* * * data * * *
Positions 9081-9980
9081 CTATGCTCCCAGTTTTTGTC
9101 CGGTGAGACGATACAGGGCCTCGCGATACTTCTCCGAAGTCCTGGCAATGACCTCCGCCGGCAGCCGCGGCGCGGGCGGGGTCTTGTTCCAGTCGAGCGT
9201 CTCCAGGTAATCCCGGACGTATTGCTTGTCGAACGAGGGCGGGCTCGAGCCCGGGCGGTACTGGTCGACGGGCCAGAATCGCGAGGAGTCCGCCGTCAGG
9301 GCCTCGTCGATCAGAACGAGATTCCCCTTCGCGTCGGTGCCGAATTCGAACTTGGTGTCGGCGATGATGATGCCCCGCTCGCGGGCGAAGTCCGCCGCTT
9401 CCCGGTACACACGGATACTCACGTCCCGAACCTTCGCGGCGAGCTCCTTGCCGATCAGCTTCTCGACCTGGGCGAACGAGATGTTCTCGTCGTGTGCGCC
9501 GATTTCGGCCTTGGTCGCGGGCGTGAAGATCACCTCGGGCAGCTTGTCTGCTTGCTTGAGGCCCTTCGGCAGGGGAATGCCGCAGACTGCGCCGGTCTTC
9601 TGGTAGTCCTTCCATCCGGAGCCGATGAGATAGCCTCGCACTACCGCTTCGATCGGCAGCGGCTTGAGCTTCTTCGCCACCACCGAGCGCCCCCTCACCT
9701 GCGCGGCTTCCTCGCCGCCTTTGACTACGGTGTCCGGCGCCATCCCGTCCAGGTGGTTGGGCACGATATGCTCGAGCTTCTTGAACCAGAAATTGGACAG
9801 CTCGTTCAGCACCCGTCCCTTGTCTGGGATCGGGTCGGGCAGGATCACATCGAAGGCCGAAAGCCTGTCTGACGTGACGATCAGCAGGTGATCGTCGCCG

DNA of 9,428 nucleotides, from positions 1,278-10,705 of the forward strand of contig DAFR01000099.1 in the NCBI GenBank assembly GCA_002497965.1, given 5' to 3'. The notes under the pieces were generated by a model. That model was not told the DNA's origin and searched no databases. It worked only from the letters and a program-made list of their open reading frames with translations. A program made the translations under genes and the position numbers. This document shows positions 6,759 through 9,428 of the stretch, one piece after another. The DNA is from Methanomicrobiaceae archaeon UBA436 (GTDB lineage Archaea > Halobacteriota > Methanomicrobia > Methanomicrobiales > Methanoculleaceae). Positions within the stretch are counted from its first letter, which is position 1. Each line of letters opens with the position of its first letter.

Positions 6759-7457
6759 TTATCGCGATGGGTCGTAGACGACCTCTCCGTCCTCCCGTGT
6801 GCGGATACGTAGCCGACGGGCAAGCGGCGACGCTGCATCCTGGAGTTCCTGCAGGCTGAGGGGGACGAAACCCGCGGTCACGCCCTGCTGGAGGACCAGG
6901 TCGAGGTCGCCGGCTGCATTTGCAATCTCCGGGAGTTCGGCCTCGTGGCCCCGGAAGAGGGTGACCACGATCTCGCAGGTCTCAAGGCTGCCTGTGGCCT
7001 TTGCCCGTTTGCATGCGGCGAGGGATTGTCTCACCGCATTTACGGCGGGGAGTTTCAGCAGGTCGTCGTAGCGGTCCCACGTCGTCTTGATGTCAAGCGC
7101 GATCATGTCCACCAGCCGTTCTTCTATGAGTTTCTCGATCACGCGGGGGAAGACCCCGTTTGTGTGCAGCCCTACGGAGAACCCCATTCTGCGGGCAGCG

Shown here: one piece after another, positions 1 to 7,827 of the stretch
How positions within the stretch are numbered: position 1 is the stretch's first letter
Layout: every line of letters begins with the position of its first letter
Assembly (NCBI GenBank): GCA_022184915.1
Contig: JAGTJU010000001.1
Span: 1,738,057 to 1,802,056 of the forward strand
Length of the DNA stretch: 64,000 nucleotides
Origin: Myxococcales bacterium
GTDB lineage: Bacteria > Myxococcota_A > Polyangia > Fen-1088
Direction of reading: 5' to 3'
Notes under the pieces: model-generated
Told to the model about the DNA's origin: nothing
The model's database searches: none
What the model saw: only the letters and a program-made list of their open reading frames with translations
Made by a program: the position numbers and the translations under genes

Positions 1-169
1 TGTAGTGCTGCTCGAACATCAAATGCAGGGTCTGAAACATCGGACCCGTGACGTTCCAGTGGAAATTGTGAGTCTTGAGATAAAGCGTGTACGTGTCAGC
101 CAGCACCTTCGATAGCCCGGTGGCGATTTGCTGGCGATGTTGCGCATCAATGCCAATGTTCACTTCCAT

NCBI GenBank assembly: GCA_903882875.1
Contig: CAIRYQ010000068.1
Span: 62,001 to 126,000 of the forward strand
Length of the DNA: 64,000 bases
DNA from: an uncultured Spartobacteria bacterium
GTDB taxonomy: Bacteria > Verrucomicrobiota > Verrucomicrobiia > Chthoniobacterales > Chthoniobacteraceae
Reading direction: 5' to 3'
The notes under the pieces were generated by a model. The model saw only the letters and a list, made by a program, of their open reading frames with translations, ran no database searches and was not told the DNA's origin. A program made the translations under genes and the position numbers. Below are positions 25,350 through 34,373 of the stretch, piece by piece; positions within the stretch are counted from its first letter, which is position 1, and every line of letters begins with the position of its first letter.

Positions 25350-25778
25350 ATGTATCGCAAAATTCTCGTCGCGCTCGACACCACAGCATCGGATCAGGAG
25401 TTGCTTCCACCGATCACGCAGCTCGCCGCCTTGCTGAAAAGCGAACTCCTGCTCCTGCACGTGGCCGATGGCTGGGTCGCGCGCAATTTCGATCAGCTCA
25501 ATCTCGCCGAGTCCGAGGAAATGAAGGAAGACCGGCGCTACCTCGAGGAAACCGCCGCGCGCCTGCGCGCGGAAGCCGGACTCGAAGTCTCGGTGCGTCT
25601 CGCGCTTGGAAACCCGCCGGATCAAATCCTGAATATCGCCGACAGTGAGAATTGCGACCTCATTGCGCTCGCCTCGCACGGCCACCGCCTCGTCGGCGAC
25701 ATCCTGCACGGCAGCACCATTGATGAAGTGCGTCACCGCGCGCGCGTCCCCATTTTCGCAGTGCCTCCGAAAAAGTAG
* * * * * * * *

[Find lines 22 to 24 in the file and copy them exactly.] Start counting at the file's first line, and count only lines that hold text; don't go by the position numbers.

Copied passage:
Contig: JAGTJU010000001.1
Span: 1,738,057 to 1,802,056 of the forward strand
Length of the DNA stretch: 64,000 nucleotides